Dr William Mobley mentioned it when he discussed his award winning research to overcome the cognitive delays inherent with Down syndrome. In her years at school, my 11 year old daughter Christina lost her ability to speak fluently, and has only learned to read nine words due to these delays, so I expected to hear a detailed scientific discussion about his research. But this night, I heard him talk about the love our children have shared with us, and how we learned from them how to give love. I saw Lejeune USA Pressident Mark Bradford and French Foundation director Thierry de la Villejegu who fiercely embraced me and thanked me for my writing.  I understood, we were united in this intense emotion because we loved our children and wanted them to have the best in their lives, and to make certain that more babies are born to live out the lives God intends them to lives as we give expectant mothers hope for their children's future.

Love was indeed the theme that evening. Those of us who have worked to support the research and improve the public understanding of Down syndrome, separately met, shook hands and became friends. I was honored to thank, once again, the widow of my hero, Dr Jerome Lejeune,
Mme Lejeune and Leticia.

Madame Berthe Lejeune, for her sacrifice as the wife behind the great man during his lifetime, and as the President of Fondation Lejeune after his death. I met columnist and fathers of daughters with Down syndrome, Matthew Hennessy, and Kurt Kondrich, and was able to thank Stephanie Hall Meredith for her work with The Human Development Institute.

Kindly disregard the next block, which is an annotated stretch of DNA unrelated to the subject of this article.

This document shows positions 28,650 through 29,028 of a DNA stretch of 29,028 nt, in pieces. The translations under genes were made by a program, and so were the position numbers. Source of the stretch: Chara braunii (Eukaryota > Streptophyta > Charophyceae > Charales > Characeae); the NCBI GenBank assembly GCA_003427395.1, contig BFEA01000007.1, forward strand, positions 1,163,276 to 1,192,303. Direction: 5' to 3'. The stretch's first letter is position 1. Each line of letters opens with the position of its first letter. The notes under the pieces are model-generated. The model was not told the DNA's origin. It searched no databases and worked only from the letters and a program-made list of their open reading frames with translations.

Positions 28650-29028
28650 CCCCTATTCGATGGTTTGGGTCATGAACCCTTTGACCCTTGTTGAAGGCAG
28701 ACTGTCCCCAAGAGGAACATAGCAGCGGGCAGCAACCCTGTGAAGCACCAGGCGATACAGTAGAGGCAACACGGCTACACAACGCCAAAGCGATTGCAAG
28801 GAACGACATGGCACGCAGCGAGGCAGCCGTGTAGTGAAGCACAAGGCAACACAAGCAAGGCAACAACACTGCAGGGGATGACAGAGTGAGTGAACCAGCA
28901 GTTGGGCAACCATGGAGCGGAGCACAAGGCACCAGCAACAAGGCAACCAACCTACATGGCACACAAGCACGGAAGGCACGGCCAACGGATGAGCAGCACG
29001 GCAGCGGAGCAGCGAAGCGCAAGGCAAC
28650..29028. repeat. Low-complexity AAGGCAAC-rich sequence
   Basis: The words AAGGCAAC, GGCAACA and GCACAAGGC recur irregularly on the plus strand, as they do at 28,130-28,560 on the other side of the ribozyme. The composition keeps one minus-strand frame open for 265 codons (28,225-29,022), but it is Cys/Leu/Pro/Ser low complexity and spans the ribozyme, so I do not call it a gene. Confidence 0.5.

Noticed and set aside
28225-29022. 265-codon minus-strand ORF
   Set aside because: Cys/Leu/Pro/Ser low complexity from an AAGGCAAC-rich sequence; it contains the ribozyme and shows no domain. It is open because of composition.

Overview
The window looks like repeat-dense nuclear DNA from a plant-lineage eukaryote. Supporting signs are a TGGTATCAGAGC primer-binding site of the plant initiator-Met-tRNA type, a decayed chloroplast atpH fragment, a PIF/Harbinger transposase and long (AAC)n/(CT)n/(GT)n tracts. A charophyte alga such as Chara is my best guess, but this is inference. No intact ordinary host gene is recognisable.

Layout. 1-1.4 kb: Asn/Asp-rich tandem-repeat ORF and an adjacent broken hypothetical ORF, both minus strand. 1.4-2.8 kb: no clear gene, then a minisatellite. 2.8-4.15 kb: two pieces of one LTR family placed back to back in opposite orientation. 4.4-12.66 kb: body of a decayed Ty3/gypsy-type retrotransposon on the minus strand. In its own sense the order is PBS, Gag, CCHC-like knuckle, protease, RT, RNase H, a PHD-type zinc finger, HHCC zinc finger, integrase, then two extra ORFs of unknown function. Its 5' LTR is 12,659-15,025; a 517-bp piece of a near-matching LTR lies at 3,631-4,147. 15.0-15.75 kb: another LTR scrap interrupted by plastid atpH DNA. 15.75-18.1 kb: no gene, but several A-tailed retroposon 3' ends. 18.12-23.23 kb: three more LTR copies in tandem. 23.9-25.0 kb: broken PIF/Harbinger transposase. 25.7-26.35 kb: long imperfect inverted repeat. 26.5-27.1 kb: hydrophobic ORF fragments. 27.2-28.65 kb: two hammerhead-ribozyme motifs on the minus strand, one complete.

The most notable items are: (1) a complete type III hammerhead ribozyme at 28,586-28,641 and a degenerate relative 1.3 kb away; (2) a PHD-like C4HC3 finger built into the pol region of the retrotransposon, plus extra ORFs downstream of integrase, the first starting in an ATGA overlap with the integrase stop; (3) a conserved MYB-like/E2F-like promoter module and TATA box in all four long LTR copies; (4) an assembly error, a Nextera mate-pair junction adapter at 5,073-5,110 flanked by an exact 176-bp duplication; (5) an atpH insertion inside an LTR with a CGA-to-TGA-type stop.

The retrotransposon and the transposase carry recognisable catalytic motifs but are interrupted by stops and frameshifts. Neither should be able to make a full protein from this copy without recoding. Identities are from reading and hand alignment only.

I had very little time to meet everyone there who has done great work advocating for those with Down syndrome, but the man I met as we left the Embassy surprised me by his presence.

Fr George Rutler, so impressive in his EWTN series "Christ in the City" was quietly waiting for his coat when I boldly asked him the question which had been on my mind every anniversary of 9/11. "Father, I heard that you gave general absolution to the first responders entering the Twin Towers on 9/11. Is that true?" He looked at me a bit startled at the question, seemly out of nowhere,  then his eyes took a distant look as he began to relive the tragic events which he witnessed firsthand as a priest in New York City who instantly rushed to the scene.

 I quickly regretted reviving those painful memories, as a tear welled up in his eye, but he didn't seem to mind recalling that day, painful as it was. He affirmed that he had indeed given wartime absolution to those entering the Towers, because, as he said, we were at war, suddenly and unexpectedly in our own land. But Fr Rutler refused to dwell on his own vital, soul-saving role in the events of that tragic day. He told me the moving story of the heroism of Fr Mychal Judge, who was killed while hearing the confessions of first responders entering the Towers to their deaths. He recalled how Fr Judge's body was laid at the foot of the altar of old St Patrick's Cathedral downtown, his spilled blood still flowing down the marble steps. A true alter Christus, offering himself to the last drop of blood for Christ's body, the Church. These two priests, like the crowd in the Embassy were about love. Love which doesn't count the cost as it " bears all things, hopes all things. believes all things." (ICor:13:7)
Gabriela and Leticia Velasquez, Mme Lejeune, Dr Elizabeth Rex.
We walked to the subway that evening, quietly reflective in the drumming of the rain on our umbrellas, wishing we knew of an open church to ponder the depth of this evening. We had been in the presence of true heroes, people whose first thought was of giving their time, their treasure, and their very lives for the good of others. My daughter who is becoming a nurse and I were fortunate to have been embraced by such company and rededicated our
efforts in the service of those beautiful people whom God had given us to bless our families.